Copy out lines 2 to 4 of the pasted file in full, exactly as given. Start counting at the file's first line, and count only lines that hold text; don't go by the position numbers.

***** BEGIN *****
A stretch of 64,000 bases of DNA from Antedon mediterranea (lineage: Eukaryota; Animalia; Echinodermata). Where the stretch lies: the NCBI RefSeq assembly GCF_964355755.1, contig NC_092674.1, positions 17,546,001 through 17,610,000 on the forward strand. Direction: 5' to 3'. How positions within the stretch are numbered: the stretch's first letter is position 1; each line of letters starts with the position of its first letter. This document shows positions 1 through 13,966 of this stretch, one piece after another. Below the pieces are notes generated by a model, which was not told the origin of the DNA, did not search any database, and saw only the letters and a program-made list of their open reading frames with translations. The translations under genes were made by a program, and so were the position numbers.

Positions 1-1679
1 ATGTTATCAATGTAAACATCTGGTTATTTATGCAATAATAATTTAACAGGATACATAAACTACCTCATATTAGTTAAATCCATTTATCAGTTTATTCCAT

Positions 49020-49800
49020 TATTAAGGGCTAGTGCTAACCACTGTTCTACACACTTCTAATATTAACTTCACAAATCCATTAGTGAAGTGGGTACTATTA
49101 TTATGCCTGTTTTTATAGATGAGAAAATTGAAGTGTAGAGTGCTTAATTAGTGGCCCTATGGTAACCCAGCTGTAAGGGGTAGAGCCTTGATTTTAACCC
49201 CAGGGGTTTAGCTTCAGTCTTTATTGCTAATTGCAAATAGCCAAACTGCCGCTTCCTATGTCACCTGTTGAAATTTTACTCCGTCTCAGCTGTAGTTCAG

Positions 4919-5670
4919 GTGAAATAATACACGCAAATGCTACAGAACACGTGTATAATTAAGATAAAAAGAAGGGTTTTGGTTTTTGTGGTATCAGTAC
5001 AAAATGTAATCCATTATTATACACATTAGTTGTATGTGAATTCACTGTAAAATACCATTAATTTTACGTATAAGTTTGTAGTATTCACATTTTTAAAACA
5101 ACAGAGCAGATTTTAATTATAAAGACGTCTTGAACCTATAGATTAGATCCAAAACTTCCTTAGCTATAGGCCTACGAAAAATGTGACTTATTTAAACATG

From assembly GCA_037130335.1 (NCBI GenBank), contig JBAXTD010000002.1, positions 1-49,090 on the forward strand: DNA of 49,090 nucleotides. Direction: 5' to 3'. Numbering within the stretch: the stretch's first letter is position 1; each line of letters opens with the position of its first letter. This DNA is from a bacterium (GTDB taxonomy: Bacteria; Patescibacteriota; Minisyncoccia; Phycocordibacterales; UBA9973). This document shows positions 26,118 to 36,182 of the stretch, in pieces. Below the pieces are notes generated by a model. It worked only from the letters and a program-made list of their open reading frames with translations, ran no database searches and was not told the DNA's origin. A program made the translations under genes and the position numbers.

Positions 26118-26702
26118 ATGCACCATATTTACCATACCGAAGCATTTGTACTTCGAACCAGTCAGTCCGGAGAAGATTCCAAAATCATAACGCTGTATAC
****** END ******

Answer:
Positions 1-1679
1 ATGTTATCAATGTAAACATCTGGTTATTTATGCAATAATAATTTAACAGGATACATAAACTACCTCATATTAGTTAAATCCATTTATCAGTTTATTCCAT

Positions 49020-49800